Updated on November 10, 2017
The first time it happened was in the fourth grade. His name was Miguel. He was a year older than me and he poked his head out of a wooden fort near where I was playing on the school yard.
“Do you want to be a girl?” he shouted at me.
I was stunned. I don’t even remember what I said, if I responded at all. But, from his snicker, I knew that what he said was meant as a jab. That he had sniffed out something in me that wasn’t like the other boys and he thought that was bad.
Miguel would not be the last. I grew up in rural hockey country, where even the most minor gender transgressions were noticed, noted and, more often than I’d have liked, criticized out loud.
Most gay men know the pain of being called a fag. But we also know that prejudice often comes with a softer touch. It comes coded, or posed as a question.
On Tuesday, it came coded as “fey.”
The Great Canadian Baking Show premiered on Wednesday and in his review of the new series, Globe and Mail television critic John Doyle called the show’s co-host, Dan Levy, “fey.” In speaking about the show’s judges, Vancouver pastry chef Bruno Feldeisen and Montreal’s Rochelle Adonis, Doyle was unimpressed. “Both are a tad stiff and nervous and little winded—at any moment, they know they might be swarmed by the feyness of Levy and the tweeness of Chan.”
Levy responded with a statement on Instagram that reads, “As a proud gay man, being criticized for my “feyness” (defined by Merriam-Webster as “campy” and “precious”) in today’s Globe and Mail struck me as offensive, irresponsible, and homophobic.”
It’s hard to read Doyle’s words as anything but a criticism of Levy’s gayness—a criticism that he’s not just being gay, but *acting* gay, and that will be too overwhelming or too distracting for the viewers of the show.
I shouldn’t have to say that it’s homophobic to suggest a TV host is too gay, but here we are.
Full disclosure: I’ve known Levy for nearly a decade, since we were both—to use Doyle’s word—young “fey” men in Toronto. And yes, I take issue with that word being thrown in his direction because we are friends. But I’d take issue if we weren’t, too. I take issue with it because every gay man has been called “too gay” in coded language, whether the word used is “effeminate,” “flamboyant” or “fey,” only it’s usually not in a public forum, but in the workplace, at home—or in the school yard.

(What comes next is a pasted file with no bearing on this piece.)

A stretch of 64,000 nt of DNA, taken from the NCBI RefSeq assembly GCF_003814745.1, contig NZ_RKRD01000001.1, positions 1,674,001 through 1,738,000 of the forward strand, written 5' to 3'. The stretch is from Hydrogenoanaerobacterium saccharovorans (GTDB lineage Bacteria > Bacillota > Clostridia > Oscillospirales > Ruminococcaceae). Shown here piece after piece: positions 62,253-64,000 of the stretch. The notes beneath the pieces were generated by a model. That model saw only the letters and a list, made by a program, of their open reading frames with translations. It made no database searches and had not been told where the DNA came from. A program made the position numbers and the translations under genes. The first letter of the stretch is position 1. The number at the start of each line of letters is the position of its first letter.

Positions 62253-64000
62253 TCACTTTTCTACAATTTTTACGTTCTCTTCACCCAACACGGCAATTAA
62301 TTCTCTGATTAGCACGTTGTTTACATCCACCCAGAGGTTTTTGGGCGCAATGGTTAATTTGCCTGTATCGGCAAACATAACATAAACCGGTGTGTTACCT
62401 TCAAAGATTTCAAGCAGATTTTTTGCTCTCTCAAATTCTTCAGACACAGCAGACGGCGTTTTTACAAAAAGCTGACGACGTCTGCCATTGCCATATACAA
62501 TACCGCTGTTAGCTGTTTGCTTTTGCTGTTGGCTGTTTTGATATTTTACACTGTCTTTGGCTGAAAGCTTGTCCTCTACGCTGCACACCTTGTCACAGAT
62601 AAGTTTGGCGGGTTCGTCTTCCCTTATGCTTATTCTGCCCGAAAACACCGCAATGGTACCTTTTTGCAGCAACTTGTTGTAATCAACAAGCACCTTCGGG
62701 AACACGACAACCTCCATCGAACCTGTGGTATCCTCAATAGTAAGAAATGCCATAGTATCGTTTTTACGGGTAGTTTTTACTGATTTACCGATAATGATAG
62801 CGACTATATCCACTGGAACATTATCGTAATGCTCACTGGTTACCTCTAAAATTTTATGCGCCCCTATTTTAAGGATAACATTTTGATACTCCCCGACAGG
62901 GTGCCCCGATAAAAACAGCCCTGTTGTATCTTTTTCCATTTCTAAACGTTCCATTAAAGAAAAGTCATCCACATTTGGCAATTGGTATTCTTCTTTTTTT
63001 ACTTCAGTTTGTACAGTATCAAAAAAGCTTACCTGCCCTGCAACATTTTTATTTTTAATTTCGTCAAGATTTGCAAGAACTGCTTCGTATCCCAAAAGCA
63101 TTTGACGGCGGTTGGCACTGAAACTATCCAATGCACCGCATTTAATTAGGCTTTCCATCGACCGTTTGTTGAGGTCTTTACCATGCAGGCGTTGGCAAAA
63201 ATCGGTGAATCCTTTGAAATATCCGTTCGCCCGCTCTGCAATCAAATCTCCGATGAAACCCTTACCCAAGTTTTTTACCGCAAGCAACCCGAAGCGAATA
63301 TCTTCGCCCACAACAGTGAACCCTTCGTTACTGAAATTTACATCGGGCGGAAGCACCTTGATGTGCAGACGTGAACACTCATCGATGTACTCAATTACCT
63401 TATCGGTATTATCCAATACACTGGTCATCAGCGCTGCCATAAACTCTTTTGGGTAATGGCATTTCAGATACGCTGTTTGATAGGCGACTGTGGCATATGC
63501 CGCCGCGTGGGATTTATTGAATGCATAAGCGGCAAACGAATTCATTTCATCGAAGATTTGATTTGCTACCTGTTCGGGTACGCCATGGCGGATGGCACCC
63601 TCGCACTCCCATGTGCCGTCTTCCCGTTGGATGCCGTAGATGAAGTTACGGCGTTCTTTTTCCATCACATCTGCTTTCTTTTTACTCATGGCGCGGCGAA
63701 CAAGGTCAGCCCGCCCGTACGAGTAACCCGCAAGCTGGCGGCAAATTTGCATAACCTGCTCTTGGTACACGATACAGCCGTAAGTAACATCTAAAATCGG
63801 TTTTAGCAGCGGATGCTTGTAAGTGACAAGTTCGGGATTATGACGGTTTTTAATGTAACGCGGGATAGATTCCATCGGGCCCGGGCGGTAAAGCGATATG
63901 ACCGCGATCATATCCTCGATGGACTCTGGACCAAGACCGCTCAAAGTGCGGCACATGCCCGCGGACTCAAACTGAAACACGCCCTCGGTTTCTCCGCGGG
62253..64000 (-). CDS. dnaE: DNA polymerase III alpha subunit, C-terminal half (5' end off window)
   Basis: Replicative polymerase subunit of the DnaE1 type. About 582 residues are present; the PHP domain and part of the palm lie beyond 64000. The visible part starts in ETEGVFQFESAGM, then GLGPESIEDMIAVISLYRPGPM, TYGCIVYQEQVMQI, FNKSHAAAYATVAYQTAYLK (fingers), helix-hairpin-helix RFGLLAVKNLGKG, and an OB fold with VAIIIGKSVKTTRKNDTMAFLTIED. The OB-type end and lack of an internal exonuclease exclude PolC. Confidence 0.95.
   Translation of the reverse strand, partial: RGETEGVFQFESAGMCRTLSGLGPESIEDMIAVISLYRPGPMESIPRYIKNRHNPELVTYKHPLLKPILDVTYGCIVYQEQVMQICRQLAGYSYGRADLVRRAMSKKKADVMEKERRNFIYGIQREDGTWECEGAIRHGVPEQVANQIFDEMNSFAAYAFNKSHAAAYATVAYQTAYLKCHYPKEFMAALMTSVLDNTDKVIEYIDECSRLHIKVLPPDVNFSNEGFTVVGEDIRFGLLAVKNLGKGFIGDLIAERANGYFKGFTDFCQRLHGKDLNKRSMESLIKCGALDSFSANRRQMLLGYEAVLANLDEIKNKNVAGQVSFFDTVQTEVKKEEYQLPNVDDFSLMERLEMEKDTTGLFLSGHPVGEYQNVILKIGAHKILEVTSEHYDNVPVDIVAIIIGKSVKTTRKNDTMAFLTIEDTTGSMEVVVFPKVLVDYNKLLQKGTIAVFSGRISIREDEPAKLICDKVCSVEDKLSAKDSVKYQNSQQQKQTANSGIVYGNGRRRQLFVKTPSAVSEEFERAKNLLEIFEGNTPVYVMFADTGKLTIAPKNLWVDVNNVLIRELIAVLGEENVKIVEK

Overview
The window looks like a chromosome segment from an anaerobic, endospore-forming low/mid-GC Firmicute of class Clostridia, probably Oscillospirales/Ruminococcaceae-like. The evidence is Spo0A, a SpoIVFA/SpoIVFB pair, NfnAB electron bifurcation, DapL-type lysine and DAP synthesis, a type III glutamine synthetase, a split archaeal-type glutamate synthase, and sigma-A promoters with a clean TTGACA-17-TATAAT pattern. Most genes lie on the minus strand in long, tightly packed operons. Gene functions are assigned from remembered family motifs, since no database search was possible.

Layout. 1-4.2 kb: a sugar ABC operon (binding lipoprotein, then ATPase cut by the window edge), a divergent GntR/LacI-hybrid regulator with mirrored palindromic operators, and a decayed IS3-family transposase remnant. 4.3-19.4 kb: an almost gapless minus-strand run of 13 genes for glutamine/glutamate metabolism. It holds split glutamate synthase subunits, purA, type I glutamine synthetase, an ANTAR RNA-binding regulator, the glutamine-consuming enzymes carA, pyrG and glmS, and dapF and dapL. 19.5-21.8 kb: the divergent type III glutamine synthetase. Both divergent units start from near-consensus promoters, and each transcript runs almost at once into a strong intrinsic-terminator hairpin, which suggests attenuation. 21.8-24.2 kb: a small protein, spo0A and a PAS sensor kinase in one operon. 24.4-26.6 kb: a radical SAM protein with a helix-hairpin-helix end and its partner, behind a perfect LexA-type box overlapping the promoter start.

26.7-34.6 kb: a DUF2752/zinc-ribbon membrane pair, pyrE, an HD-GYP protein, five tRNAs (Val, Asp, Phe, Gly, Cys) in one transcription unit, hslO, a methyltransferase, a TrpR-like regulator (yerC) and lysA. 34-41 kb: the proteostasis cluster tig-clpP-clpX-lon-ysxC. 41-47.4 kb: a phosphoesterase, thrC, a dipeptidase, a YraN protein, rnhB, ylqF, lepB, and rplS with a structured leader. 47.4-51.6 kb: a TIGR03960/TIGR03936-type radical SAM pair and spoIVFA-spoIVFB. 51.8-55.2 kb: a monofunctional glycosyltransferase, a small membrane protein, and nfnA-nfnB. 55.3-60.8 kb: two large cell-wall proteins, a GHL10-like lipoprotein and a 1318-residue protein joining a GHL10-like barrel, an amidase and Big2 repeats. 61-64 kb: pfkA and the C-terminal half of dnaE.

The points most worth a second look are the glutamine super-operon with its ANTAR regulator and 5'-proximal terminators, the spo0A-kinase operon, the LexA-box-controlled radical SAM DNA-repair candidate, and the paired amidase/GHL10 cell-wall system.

Whether the word was slung with that intent or not doesn’t matter now that it has been used. Even if the motivation wasn’t malicious, it points to an unconscious bias. Doyle sees men like Levy as “fey” and feels entitled to describe them as such. That’s a problem. What’s important to recognize here is that there are some words that carry perilous weight when you pair them with a gay man’s name.
Levy’s statement was tough to read. But what really got me was the last part: “To all the “fey” kids/people out there who read that and were made to question whether their “feyness” is deserving of criticism, it’s not. You are loved for who you are.”
That’s the part I want you to read, circle, highlight and read again. Because as far as we’ve come, there’s always going to be a little “fey” boy or “butch” girl on the school yard who needs to know not to listen to the Miguel, or the John Doyle, in their life.
Editor’s note: Globe and Mail published a statement on November 9, a full 11 days after they first published Doyle’s review containing the homophobic term, in which they claim Doyle did not know Levy was gay, nor did he know the word “fey” was offensive. “Mr. Doyle was not aware that Mr. Levy was gay and he used the term to mean preciousness,” a portion of the statement reads. “The Merriam-Webster Dictionary doesn’t seem to suggest a slur (other definitions: doomed, visionary, excessively refined, quaintly unconventional), but it is clear in terms of the reaction, especially on social media, that some people, notably in the gay community, disagree. Lesson learned that you cannot rely on dictionaries alone.” Public editor Sylvia Stead also writes: “Editor-in-chief David Walmsley said ‘we caused unintended offence and for that we apologize.'” At the time of this update, the offensive term remained in the digital version of Doyle’s column.
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